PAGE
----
House File 480, in effect, ignored the Hawkeye State’s science education standards, but another bill would have undermined them. Under House File 140, the Iowa State Board of Education would have been prohibited from adopting, approving, or requiring the implementation of Iowa’s science education standards by local school districts. The lead sponsor of the bill objected to the standards in part because, in the words of a local reporter, they “shine a negative light on human impacts on climate change.”
Although House File 140 died in committee, legislative attempts to undermine the treatment of climate change in state science standards have succeeded elsewhere in the country. Particularly egregious was a recent pair of votes, by the House Education Committee and the Senate Education Committee in Idaho, to delete five standards—precisely those addressing climate change and human impact on the environment—from a proposed new set of state science education standards for the Gem State.
Local attitudes matter. Beyond the legislatures of the 50 states, there are the more numerous arenas of the 15,000-odd local school districts, where formal policies that discourage teachers from presenting the scientific consensus on climate change—or actively encourage them to present climate change denial—are recurrently under consideration. Even in the absence of such policies, there are often informal practices that have the same effect.
Do the attitudes in the local school districts affect whether and how climate change is taught there? Only 4.4 percent of public middle and high school science teachers—less than one in 20—reported experiencing any local pressure not to teach about the human causes of global warming, according to a rigorous national survey conducted in 2014–2015 by the National Center for Science Education and researchers at Pennsylvania State University.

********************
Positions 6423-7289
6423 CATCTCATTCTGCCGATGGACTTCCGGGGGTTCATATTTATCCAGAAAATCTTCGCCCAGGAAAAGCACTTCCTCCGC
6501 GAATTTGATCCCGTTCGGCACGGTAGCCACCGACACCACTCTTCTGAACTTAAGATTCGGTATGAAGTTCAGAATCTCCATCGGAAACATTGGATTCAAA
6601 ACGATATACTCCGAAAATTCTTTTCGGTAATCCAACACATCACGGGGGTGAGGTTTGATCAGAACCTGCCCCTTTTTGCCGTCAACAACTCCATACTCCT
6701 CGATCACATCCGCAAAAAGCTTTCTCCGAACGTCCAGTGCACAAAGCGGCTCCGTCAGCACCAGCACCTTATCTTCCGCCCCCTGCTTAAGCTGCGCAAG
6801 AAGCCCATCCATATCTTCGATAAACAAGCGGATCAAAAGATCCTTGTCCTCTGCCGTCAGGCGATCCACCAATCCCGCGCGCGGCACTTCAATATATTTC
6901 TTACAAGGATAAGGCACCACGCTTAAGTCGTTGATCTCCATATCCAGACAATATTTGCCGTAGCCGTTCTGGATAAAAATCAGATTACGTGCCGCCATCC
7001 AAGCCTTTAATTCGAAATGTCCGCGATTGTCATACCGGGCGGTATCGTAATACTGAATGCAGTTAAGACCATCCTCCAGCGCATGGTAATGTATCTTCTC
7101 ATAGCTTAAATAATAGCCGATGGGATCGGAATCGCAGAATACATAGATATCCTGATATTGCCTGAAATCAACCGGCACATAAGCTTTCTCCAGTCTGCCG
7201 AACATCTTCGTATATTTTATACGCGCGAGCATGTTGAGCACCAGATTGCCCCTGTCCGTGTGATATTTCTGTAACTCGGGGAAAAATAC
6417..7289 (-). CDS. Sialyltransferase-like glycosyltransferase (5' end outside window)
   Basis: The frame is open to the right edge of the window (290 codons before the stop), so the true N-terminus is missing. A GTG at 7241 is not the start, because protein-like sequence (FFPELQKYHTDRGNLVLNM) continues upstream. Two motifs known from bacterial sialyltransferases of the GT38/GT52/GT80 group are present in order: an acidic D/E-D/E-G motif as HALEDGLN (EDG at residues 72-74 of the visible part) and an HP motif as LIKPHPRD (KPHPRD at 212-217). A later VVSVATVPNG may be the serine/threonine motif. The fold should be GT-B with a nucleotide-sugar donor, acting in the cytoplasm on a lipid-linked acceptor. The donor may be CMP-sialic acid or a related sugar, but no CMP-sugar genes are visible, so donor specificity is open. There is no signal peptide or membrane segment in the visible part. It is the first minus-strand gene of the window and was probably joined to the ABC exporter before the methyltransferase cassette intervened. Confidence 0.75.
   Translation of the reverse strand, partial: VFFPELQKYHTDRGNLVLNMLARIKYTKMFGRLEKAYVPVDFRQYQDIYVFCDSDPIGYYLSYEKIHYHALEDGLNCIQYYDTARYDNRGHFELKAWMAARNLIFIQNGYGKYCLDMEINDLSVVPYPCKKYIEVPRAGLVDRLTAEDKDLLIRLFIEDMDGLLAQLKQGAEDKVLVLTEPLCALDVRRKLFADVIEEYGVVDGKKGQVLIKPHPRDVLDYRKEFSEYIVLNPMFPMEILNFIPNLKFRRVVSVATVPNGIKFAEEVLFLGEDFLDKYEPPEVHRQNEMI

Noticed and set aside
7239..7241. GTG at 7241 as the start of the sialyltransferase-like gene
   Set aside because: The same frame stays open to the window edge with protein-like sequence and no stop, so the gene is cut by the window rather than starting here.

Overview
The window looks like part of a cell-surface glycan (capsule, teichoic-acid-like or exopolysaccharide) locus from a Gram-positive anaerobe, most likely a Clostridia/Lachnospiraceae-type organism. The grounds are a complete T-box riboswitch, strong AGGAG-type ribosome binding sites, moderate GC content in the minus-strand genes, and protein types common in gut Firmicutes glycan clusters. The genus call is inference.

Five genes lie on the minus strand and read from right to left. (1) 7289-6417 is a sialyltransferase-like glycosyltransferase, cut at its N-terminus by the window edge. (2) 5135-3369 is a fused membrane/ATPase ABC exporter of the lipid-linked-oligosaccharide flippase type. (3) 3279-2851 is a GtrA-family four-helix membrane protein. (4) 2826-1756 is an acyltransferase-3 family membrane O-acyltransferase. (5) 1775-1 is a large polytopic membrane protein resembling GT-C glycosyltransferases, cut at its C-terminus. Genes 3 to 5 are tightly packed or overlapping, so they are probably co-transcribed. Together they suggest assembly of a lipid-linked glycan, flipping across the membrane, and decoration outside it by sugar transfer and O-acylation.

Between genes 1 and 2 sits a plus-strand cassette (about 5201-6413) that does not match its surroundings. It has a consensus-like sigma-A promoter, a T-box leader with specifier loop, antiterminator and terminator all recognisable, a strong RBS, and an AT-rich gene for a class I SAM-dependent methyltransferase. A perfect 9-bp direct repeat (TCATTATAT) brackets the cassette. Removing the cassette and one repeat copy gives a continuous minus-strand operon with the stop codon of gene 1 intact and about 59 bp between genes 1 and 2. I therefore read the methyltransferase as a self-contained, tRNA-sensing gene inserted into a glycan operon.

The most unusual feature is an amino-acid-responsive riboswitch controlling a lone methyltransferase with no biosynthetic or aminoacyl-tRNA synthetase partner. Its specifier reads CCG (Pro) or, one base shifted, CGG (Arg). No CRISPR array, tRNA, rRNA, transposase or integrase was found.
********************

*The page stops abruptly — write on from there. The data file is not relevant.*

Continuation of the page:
But analysis of data from the same survey found a significant correlation between local attitudes and instructional approaches. State by state, and county by county, where there was a lower degree of public acceptance of climate change, teachers were less likely to emphasize the scientific consensus on climate change and more likely to use instructional strategies that promote doubt and denial among their students—or to avoid the topic altogether. On climate, teachers appear to take their cues from their communities.
High stakes. Whether at the local, state, or federal level, it is crucial to oppose measures that would undermine the integrity of climate education, not only because of the harm they would do if enacted but also because of the signal they send when introduced. Teachers need to be reassured that, the posturing of climate-change-denying policymakers notwithstanding, there is robust local support for teaching the scientific consensus on the reality of climate change and human involvement in it.
A lot is at stake. In any given year, there are about 15 million students in America’s public high schools, of whom only about six million are likely to attend college. So for at least nine million young people per year, their best chance of attaining scientific literacy—and with it a grasp of the scientific consensus on climate change—is here and now. And their chance depends on the readiness, willingness, and ability of their teachers to teach climate change honestly, accurately, and confidently.